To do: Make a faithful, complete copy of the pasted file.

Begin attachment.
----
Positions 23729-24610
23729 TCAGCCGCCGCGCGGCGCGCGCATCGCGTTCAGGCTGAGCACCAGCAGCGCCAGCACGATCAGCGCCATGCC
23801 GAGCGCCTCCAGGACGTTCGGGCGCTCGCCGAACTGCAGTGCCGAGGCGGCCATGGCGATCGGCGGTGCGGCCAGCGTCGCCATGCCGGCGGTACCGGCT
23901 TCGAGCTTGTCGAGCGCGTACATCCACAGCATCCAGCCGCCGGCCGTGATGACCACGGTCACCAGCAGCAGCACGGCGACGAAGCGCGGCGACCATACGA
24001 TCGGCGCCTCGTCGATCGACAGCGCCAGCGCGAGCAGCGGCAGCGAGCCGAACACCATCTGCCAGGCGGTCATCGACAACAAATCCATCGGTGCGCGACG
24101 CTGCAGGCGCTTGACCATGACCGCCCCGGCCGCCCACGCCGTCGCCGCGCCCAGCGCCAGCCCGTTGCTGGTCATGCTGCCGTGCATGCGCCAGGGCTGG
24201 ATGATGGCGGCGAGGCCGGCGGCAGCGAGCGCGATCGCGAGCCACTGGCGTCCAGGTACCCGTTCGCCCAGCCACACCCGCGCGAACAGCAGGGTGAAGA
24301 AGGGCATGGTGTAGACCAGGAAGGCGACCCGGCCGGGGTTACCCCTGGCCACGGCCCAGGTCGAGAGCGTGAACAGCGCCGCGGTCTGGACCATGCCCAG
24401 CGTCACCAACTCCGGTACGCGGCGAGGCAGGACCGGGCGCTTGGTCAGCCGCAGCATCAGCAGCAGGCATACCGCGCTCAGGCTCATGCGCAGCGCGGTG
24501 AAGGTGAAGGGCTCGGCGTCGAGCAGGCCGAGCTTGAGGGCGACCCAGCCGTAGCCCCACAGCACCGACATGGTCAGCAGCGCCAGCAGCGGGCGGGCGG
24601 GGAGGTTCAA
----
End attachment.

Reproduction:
Positions 23729-24610
23729 TCAGCCGCCGCGCGGCGCGCGCATCGCGTTCAGGCTGAGCACCAGCAGCGCCAGCACGATCAGCGCCATGCC
23801 GAGCGCCTCCAGGACGTTCGGGCGCTCGCCGAACTGCAGTGCCGAGGCGGCCATGGCGATCGGCGGTGCGGCCAGCGTCGCCATGCCGGCGGTACCGGCT
23901 TCGAGCTTGTCGAGCGCGTACATCCACAGCATCCAGCCGCCGGCCGTGATGACCACGGTCACCAGCAGCAGCACGGCGACGAAGCGCGGCGACCATACGA
24001 TCGGCGCCTCGTCGATCGACAGCGCCAGCGCGAGCAGCGGCAGCGAGCCGAACACCATCTGCCAGGCGGTCATCGACAACAAATCCATCGGTGCGCGACG
24101 CTGCAGGCGCTTGACCATGACCGCCCCGGCCGCCCACGCCGTCGCCGCGCCCAGCGCCAGCCCGTTGCTGGTCATGCTGCCGTGCATGCGCCAGGGCTGG
24201 ATGATGGCGGCGAGGCCGGCGGCAGCGAGCGCGATCGCGAGCCACTGGCGTCCAGGTACCCGTTCGCCCAGCCACACCCGCGCGAACAGCAGGGTGAAGA
24301 AGGGCATGGTGTAGACCAGGAAGGCGACCCGGCCGGGGTTACCCCTGGCCACGGCCCAGGTCGAGAGCGTGAACAGCGCCGCGGTCTGGACCATGCCCAG
24401 CGTCACCAACTCCGGTACGCGGCGAGGCAGGACCGGGCGCTTGGTCAGCCGCAGCATCAGCAGCAGGCATACCGCGCTCAGGCTCATGCGCAGCGCGGTG
24501 AAGGTGAAGGGCTCGGCGTCGAGCAGGCCGAGCTTGAGGGCGACCCAGCCGTAGCCCCACAGCACCGACATGGTCAGCAGCGCCAGCAGCGGGCGGGCGG
24601 GGAGGTTCAA